You have decided that you are going to outsource the development and management of your applications. But which teams should you outsource (offshore) and how do you ensure this will be a success?
Outsourcing is as popular as ever. The majority of organisations are planning to outsource at least as much in the coming year as in the previous year. That is one of the conclusions of the 2020 Dutch IT Sourcing Study, carried out by Whitelane in collaboration with Quint.
Organisations primarily outsource IT services to reduce costs, and to be able to better focus on their core activities.
Offshore outsourcing is not new, but a trend that has been increasing over the past years is that the activities of clients and suppliers are becoming more intertwined. There is no longer a clear line that can be drawn between activities to outsource and activities to keep in-house. Infrastructure and applications are becoming more and more interdependent. Teams are more interdisciplinary, working in an Agile manner, and the distinction between applications and infrastructure is disappearing.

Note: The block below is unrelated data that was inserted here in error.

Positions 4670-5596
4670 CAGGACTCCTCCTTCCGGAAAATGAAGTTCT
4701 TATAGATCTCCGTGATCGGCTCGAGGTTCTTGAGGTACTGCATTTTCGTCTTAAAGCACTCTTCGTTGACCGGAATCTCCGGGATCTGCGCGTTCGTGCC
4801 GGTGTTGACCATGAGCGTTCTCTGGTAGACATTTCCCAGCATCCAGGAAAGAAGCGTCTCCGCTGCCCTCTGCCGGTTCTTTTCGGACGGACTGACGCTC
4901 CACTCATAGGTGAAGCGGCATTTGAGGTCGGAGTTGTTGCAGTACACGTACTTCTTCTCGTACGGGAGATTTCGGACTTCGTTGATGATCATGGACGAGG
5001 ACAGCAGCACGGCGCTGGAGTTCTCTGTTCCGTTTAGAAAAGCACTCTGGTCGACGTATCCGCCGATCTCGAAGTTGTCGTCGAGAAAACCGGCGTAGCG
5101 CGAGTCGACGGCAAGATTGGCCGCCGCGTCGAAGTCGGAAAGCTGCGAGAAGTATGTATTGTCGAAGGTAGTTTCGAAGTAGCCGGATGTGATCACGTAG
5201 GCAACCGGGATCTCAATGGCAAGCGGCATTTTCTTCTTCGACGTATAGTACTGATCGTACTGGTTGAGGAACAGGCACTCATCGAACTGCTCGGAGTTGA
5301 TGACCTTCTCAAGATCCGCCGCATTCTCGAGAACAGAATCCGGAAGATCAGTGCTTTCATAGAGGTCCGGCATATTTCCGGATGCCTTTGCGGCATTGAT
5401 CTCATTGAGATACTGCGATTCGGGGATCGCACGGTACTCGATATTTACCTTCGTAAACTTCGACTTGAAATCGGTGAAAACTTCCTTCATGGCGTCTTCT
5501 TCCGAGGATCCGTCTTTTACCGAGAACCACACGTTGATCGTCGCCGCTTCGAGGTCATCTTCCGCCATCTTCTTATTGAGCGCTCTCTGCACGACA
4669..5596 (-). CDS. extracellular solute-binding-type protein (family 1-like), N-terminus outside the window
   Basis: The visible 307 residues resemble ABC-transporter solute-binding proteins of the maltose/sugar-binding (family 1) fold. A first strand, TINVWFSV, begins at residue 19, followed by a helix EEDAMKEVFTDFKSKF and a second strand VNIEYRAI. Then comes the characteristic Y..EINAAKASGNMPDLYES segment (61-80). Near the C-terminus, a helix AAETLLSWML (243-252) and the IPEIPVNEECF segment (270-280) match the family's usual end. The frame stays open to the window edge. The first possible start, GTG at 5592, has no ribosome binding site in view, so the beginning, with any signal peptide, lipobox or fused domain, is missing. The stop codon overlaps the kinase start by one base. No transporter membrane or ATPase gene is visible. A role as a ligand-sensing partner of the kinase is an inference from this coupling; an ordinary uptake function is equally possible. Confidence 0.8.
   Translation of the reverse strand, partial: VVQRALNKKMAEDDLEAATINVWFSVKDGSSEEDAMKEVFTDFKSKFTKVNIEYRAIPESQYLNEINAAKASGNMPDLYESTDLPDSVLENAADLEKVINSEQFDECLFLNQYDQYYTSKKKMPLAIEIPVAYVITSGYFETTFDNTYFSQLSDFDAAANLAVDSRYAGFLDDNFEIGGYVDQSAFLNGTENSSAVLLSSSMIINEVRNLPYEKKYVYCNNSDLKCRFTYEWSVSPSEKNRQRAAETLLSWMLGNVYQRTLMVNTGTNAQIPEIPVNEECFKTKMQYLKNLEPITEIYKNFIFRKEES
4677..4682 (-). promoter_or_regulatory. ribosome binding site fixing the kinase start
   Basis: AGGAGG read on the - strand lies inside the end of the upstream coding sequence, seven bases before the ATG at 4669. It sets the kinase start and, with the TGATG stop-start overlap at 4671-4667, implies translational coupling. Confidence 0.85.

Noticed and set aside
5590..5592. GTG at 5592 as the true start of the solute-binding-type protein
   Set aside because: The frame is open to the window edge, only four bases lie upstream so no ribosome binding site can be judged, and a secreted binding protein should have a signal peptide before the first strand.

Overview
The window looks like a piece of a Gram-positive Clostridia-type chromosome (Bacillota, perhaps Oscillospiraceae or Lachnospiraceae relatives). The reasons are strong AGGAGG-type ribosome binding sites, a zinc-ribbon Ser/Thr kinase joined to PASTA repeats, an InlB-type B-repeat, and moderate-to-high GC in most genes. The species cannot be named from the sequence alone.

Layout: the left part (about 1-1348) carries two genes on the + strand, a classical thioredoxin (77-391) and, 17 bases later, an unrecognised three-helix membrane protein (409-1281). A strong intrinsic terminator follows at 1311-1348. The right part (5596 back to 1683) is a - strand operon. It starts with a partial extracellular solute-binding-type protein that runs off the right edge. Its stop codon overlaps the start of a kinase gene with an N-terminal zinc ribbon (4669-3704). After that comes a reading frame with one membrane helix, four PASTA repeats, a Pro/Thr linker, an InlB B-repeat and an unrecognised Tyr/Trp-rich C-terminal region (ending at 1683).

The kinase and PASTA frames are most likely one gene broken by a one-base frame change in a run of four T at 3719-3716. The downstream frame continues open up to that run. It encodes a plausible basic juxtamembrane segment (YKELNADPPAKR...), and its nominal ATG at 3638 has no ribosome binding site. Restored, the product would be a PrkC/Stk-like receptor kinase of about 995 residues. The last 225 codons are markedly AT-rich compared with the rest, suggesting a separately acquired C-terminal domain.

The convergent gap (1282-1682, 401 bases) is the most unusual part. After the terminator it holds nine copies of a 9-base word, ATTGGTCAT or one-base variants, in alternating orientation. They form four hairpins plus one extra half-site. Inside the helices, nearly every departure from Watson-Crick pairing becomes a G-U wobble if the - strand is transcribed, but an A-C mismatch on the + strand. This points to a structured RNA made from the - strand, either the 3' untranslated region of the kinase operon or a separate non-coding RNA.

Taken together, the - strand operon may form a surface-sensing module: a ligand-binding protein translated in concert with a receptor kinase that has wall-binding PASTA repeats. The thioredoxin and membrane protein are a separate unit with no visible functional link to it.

This trend requires that application management and development teams change their way of working to adjust to the fact that infrastructure design, development and management may no longer occur in their physical proximity. This is not impossible, but requires mitigation strategies in order to prevent inefficiencies and frustration from occurring within team.